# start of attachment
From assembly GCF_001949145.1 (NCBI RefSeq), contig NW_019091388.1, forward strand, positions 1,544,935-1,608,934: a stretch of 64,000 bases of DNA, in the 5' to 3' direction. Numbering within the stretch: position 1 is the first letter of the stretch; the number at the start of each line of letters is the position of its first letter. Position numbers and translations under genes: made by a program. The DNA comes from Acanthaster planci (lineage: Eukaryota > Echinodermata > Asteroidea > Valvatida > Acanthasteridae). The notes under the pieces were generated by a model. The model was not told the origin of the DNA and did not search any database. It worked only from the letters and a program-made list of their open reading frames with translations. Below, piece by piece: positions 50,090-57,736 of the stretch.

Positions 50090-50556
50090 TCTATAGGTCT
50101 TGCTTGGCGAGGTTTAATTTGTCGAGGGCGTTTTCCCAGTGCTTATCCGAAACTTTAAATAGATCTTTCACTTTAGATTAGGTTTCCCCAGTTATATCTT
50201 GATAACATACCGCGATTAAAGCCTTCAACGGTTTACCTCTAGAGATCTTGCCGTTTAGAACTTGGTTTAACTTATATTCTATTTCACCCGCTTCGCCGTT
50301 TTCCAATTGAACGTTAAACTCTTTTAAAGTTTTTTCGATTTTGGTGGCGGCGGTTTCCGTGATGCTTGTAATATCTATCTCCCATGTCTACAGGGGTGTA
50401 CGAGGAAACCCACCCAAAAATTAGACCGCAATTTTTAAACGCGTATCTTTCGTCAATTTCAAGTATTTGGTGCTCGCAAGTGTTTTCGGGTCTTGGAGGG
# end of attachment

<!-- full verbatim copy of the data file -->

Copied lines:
From assembly GCF_001949145.1 (NCBI RefSeq), contig NW_019091388.1, forward strand, positions 1,544,935-1,608,934: a stretch of 64,000 bases of DNA, in the 5' to 3' direction. Numbering within the stretch: position 1 is the first letter of the stretch; the number at the start of each line of letters is the position of its first letter. Position numbers and translations under genes: made by a program. The DNA comes from Acanthaster planci (lineage: Eukaryota > Echinodermata > Asteroidea > Valvatida > Acanthasteridae). The notes under the pieces were generated by a model. The model was not told the origin of the DNA and did not search any database. It worked only from the letters and a program-made list of their open reading frames with translations. Below, piece by piece: positions 50,090-57,736 of the stretch.

Positions 50090-50556
50090 TCTATAGGTCT
50101 TGCTTGGCGAGGTTTAATTTGTCGAGGGCGTTTTCCCAGTGCTTATCCGAAACTTTAAATAGATCTTTCACTTTAGATTAGGTTTCCCCAGTTATATCTT
50201 GATAACATACCGCGATTAAAGCCTTCAACGGTTTACCTCTAGAGATCTTGCCGTTTAGAACTTGGTTTAACTTATATTCTATTTCACCCGCTTCGCCGTT
50301 TTCCAATTGAACGTTAAACTCTTTTAAAGTTTTTTCGATTTTGGTGGCGGCGGTTTCCGTGATGCTTGTAATATCTATCTCCCATGTCTACAGGGGTGTA
50401 CGAGGAAACCCACCCAAAAATTAGACCGCAATTTTTAAACGCGTATCTTTCGTCAATTTCAAGTATTTGGTGCTCGCAAGTGTTTTCGGGTCTTGGAGGG